Penn State’s Master of Professional Studies in Geodesign successfully implemented its first exclusively online studio course this spring. The maiden offering was taught by renowned geodesign pioneer and leader in the field of spatial environmental planning, Dr. Michael Flaxman. This intense fifteen-week course was conducted in a multi-platform distributed virtual classroom environment that aimed to replicate many of the strongest attributes of a traditional studio.
The studio identified climate change as its over-arching challenge engine, and focused upon the state of Florida due to its status as a major contributor of emissions and its susceptibility to some severe effects of climate change – the canary in the American coalmine.
Students selected watershed study areas from distinct geographic regions of the state. The studio explored and applied the GIS modeling concepts of suitability and vulnerability, and made use of various available climate change data sources to examine long-range scenario planning, and they used acquired data sets and techniques to address a regional design challenge. The final assignment focused upon a transit-oriented development project with green infrastructure elements.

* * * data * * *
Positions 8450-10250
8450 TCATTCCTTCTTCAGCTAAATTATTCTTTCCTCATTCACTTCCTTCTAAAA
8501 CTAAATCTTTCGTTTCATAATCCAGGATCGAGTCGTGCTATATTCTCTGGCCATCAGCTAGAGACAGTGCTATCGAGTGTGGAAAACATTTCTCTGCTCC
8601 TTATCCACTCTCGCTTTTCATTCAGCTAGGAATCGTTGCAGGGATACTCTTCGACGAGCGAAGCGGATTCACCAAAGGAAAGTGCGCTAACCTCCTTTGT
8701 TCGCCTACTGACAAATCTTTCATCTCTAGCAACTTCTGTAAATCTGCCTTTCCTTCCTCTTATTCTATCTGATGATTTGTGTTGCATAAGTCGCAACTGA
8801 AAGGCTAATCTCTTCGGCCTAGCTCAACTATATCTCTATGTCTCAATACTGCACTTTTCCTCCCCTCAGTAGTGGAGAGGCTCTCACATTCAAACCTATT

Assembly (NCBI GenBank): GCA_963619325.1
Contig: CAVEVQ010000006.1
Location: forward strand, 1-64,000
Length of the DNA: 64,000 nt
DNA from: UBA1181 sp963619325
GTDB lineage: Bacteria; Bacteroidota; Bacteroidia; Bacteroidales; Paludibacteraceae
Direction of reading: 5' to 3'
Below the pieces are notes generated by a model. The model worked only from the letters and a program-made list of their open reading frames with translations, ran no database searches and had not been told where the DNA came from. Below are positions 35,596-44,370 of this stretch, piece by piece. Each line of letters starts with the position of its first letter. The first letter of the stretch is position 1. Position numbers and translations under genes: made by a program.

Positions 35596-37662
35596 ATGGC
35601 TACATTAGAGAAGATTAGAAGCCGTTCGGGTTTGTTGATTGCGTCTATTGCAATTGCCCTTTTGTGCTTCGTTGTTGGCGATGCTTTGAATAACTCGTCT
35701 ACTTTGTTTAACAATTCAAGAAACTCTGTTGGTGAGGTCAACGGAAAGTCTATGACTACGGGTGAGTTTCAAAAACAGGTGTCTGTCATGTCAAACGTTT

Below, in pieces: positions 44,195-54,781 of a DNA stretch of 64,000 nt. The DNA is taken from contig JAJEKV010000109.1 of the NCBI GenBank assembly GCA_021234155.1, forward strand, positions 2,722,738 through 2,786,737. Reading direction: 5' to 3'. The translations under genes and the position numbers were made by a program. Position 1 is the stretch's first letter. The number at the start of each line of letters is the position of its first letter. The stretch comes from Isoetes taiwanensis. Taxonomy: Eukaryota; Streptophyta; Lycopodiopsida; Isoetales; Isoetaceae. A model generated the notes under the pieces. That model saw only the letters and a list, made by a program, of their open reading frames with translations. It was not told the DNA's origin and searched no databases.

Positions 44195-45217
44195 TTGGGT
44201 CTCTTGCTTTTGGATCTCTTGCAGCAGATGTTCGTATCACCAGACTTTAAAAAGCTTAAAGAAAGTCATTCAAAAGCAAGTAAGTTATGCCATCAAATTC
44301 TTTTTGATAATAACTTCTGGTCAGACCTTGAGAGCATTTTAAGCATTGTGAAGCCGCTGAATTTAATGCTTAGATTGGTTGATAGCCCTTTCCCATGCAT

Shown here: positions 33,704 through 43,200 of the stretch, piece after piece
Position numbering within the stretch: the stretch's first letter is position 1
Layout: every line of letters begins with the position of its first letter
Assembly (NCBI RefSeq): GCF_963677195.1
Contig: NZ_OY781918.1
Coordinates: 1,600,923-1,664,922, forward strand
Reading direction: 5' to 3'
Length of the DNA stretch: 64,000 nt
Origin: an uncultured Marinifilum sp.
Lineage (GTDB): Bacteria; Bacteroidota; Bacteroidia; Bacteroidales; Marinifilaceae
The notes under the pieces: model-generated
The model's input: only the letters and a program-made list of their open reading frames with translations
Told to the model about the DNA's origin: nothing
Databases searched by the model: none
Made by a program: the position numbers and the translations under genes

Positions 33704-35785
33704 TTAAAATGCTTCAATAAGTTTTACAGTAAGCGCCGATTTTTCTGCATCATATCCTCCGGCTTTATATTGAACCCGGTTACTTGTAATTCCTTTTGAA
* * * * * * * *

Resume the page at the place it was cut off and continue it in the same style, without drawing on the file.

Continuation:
Miami could accomplish their growth needs with this design approach. It is tested and scaled to fit and the work establishes a convincing case. It is the right combination of ideas the city could consider and creates a realistic plan. – Dr. Michael Flaxman
According to Flaxman, “The students each tackled issues unique to the area of Florida that they selected. The results were specific and real for those places. They designed elegant, credible solutions that citizens would be enthusiastic to support due to the number of benefits the plans outline.”
The hallmark of Penn State’s online graduate programs in geodesign has been the goal of traditional collaboration and peer review fully integrated in a distance-learning course. Students from this studio hailed from different corners of the United States as well as Mexico and Australia. The class made use of an avatar-based space for synchronized meetings, and the students and professor used a wealth of different web and cloud applications and tools to converse and critique regularly. The program will continue to evaluate and implement these, and new tools as the second studio in the sequence launches this fall.